Making Herbal Incense

Learn about making herbal incense, including information on the differences between dough incense and loose incense, ingredients in incense, tools and how to store your homemade incense.


  • Besides its place in ceremony, incense is often used to evoke a mood or create an atmo­sphere for shopping, entertainment, romance or home relaxation. It’s a mental stimulant that can bathe ordinary events and activities in a special glow.
    Photo By Fotolia
  • Making herbal incense at home is easy using these simple steps.
    Making herbal incense at home is easy using some simple steps.
    Photo By Fotolia/NorGal

  • Making herbal incense at home is easy using these simple steps.

The basics needed for making herbal incense at home.

Herbal Incense Recipes

Tibetan Incense Recipe
Romantic Incense Recipe
Japanese Incense Recipe
Indian Incense Recipe
Christmas Incense Recipe
Frankincense and Lavender Incense Recipe
Lavender and Rose Incense Recipe
Charcoal Briquettes Incense Recipe

Incense Basics

I can only imagine mankind’s earliest use of incense. Was it the same day that fire was discovered, or was it the day after? Since that beginning, the fragrant smoke of ancient fires has risen in rhythm with the sun, the moon, and the tides: the heartbeats of life on earth.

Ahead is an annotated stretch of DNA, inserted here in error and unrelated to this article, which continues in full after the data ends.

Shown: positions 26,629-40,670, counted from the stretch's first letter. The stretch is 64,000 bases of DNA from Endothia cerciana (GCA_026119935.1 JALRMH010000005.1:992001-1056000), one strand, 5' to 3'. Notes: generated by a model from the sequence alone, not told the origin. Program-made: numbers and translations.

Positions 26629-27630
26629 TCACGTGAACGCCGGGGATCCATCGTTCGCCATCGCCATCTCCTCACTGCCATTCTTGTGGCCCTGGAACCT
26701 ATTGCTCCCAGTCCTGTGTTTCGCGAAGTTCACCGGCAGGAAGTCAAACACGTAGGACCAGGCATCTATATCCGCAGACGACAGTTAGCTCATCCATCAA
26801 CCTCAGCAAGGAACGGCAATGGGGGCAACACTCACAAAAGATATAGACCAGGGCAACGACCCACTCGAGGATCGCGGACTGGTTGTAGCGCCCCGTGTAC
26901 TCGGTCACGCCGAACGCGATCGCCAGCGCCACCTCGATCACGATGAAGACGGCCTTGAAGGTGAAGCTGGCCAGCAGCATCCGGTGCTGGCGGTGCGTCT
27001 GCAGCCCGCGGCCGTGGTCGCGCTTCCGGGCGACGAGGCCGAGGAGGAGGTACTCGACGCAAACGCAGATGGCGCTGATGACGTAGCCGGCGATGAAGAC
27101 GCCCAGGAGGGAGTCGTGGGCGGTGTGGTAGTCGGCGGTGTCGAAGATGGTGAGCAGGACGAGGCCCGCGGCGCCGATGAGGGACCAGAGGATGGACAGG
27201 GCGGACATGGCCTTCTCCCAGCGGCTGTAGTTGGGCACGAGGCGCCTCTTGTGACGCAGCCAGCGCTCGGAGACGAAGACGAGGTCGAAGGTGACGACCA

The burning of sweet gums, resins, woods, and plants has taken hundreds of beautiful, diverse cultural forms, many of which persist today. Ancient Egyptians burned offerings to the sun god, Ra, on his daily trek across the heavens. Frequent references to the use of incense in the Old Testament suggest that the Jews have used it since very early times. Modern Hindus burn camphor and incense before the image of Krishna. The Greeks burned sweet incenses to make sacrifice and prayer more acceptable to the gods. Little use of incense is evident in Islamic traditions, and incense was unknown in early Buddhism, opposed as it was to external dogma. However, public and private use of incense has now become widespread among Tibetan, Japanese, and Chinese Buddhists. By the fourteenth century, it had become part of most of the established Christian rituals, and is still used for such ceremonies as high mass, processions, and funerals. Modern pagan and neopagan practices also involve highly developed ritual uses of incense. In Native American religion, sage, sweet grass, yerba santa, uva-ursi, cedar, and tobacco are burned ceremonially for purifying oneself and one’s environment, for sending up prayers to the Great Spirit, and for connecting with one’s spirit helpers—the unseen forces that assist humans.



Besides its place in ceremony and religion, incense is often used simply to evoke a mood or create an atmo­sphere for shopping, entertainment, romance, or home relaxation. It’s a mental stimulant that can bathe ordinary events and activities in a special glow.

Incense makes use of many botanical products which cannot be liquefied or distilled into a perfume. Tree barks and saps, gums, resins, roots, flowers, fragrant leaves, and needles can be combined in myriad ways to create a rising, mood-enhancing bouquet of fragrant smoke. The botanical ingredients may be purchased, grown, or gathered from the wild.



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